Tuesday, August 2, 2011

Friday by Robert A. Heinlein

Friday falls into the category of "late" Heinlein, written in 1982. Heinlein had left his juvenile fiction behind, gained some acclaim for works like Stranger in a Strange Land, and begun to expound on his social philosophy, based a great deal on free love and plural marriages. These themes continue showing up in his stories until his passing in 1988, sometimes overpowering the story.

Friday is an Artificial Person, or Living Artifact, genetically engineered from the best of human stock to be a genius and to display physical strength and speed far greater than ordinary humans. Her fellow APs are discriminated against, and must jump through a number of bureacratic hoops before they can be regarded as human, legally, though they are often not regarded as human by just plain folks, no matter what they do. Friday works as a courier for a secret organization, run by Dr. "Kettle Belly" Baldwin, whom we encountered in Gulf, a short story in the collection, Assignment in Eternity. Just in case we don't remember, Heinlein posts a clue midway through Friday about a monument which stands in a crater on the Moon to Mr. and Mrs. Joseph Green, the heroes of Gulf.

Friday's adventures, hopping about between the Moon and the L5 stations, various nation states on Earth - the U.S. has fragmented into a handful of separate states in Heinlein's future - sets the backdrop for Heinlein to pontificate on politics, morals and society.

Some choice quotes:
"I have been assured that the typical California legislator will withdraw a bill if you can prove to her that pi can't equal three no matter how many votes make it so. But grassroots legislation ('the initiative') has no such limitation. For example three years ago a grassroots economist noticed that college graduates earned, on the average, about 30 percent more than their fellow citizens who lacked bachelor's degrees. Such an undemocratic condition is anathema to the California Dream, so, with great speed, an initiative was qualified for the next election, the measure passed, and all California high-school graduates and/or California citizens attaining eighteen years were henceforth awared bachelor's degrees."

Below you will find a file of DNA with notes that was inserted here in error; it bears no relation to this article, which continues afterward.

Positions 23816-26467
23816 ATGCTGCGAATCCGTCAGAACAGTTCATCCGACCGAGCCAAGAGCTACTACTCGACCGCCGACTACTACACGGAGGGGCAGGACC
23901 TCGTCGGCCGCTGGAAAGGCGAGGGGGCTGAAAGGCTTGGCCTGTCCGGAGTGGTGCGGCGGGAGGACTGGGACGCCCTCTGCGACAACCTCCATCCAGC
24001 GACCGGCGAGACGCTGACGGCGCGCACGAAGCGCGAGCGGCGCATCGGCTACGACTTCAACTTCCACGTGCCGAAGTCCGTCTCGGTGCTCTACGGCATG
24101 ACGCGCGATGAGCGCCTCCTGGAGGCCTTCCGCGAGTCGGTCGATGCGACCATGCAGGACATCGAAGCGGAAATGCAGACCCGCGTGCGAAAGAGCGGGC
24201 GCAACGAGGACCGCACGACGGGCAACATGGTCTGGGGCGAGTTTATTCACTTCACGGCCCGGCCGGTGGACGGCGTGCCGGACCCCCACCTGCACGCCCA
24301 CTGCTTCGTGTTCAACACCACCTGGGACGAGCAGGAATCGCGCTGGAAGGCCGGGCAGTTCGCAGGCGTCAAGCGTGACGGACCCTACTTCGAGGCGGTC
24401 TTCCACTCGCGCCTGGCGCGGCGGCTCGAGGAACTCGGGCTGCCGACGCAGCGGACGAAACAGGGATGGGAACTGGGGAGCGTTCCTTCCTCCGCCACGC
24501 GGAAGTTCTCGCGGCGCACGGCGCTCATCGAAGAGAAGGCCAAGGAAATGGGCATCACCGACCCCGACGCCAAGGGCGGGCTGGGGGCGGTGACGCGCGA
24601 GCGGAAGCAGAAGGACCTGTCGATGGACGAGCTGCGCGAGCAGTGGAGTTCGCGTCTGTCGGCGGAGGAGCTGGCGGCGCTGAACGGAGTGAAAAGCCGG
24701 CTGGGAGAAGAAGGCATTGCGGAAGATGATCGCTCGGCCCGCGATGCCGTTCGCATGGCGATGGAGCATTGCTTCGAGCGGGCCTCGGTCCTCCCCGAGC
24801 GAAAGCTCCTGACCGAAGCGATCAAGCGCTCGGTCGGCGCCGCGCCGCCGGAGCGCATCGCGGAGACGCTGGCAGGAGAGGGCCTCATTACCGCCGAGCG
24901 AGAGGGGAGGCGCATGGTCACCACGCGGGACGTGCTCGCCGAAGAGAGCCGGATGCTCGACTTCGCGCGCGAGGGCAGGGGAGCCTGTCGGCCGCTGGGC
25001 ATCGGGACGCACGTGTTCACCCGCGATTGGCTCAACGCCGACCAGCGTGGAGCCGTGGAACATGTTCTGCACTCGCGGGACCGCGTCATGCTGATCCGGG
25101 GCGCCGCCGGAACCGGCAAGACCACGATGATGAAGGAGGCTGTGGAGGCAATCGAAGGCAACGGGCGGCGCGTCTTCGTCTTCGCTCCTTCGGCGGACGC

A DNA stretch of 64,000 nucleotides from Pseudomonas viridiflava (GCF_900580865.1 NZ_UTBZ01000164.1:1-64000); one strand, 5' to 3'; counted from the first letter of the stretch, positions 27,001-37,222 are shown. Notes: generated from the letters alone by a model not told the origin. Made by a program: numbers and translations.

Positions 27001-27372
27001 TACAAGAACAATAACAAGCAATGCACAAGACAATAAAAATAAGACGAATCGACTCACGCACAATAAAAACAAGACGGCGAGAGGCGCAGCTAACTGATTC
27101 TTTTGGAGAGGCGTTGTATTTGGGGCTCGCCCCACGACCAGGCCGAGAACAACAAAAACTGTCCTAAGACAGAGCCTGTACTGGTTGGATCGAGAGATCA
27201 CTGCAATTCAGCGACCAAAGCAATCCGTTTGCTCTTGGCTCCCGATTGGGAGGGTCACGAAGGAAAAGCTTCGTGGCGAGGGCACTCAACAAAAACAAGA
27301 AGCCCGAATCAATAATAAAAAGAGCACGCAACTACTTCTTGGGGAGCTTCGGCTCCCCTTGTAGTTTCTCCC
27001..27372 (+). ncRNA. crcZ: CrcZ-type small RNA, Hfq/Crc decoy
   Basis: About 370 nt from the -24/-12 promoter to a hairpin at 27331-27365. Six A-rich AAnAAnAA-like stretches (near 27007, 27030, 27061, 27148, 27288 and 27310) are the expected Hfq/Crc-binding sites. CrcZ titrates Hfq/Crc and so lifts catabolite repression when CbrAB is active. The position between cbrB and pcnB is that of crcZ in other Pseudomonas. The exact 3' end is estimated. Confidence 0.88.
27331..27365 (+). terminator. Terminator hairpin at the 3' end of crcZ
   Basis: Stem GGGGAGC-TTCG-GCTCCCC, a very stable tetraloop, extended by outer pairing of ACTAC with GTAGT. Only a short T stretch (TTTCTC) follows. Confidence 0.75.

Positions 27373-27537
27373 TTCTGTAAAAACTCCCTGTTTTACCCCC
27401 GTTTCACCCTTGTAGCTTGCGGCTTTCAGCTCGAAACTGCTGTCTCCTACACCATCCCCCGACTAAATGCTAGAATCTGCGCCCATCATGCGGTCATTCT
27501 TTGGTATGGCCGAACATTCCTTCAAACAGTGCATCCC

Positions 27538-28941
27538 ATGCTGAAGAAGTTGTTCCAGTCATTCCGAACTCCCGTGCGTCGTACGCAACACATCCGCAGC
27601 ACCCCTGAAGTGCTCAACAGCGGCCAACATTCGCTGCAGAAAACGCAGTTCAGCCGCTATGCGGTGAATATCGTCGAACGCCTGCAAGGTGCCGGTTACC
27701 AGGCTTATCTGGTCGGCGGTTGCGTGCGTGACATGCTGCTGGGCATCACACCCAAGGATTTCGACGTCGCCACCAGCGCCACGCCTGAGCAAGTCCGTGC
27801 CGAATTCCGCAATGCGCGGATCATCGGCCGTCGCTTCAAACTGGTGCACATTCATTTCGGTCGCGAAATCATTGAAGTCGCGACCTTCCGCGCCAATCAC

Marks of a sick culture:

  • When the people of a country stop identifying themselves with a country and begin identifying themselves with a group. A racial group. A language. A religion.
  • The population must lose faith with the police and the courts (OJ and Casey Anthony?)
  • High taxation
  • Inflation of the currency
  • The ratio of the productive to those on the public payroll
  • Violence
  • Muggings
  • Snipers
  • Arson
  • Bombing
  • Terrorism of any sort
  • A dying culture demonstrates personal rudeness
Some days, Heinlein really nailed the future.

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